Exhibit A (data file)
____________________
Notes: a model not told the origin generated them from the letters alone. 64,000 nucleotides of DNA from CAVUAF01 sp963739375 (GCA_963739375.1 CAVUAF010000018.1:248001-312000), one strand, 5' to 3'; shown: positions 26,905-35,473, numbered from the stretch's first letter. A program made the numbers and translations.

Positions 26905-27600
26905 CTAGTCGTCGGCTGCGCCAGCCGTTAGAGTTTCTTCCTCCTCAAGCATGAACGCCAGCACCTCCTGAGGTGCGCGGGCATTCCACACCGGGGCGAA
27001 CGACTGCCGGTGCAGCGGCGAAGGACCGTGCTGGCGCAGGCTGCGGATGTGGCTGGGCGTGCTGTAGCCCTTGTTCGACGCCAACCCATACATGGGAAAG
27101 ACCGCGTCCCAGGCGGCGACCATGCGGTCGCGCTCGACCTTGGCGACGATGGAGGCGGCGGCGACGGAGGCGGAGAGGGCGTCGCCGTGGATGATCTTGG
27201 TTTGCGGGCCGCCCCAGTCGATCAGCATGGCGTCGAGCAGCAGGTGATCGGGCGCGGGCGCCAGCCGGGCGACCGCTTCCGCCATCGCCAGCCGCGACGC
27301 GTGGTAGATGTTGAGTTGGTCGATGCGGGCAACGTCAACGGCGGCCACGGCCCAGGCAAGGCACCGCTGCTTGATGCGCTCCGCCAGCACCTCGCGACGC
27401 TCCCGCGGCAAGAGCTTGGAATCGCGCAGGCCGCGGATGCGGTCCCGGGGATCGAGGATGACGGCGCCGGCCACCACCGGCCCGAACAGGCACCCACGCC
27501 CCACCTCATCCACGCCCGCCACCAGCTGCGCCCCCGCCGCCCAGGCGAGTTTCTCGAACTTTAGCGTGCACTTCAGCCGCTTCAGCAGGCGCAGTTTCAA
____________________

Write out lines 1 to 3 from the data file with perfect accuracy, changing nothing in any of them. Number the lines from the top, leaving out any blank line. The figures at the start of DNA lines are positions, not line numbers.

Notes: a model not told the origin generated them from the letters alone. 64,000 nucleotides of DNA from CAVUAF01 sp963739375 (GCA_963739375.1 CAVUAF010000018.1:248001-312000), one strand, 5' to 3'; shown: positions 26,905-35,473, numbered from the stretch's first letter. A program made the numbers and translations.

Positions 26905-27600
26905 CTAGTCGTCGGCTGCGCCAGCCGTTAGAGTTTCTTCCTCCTCAAGCATGAACGCCAGCACCTCCTGAGGTGCGCGGGCATTCCACACCGGGGCGAA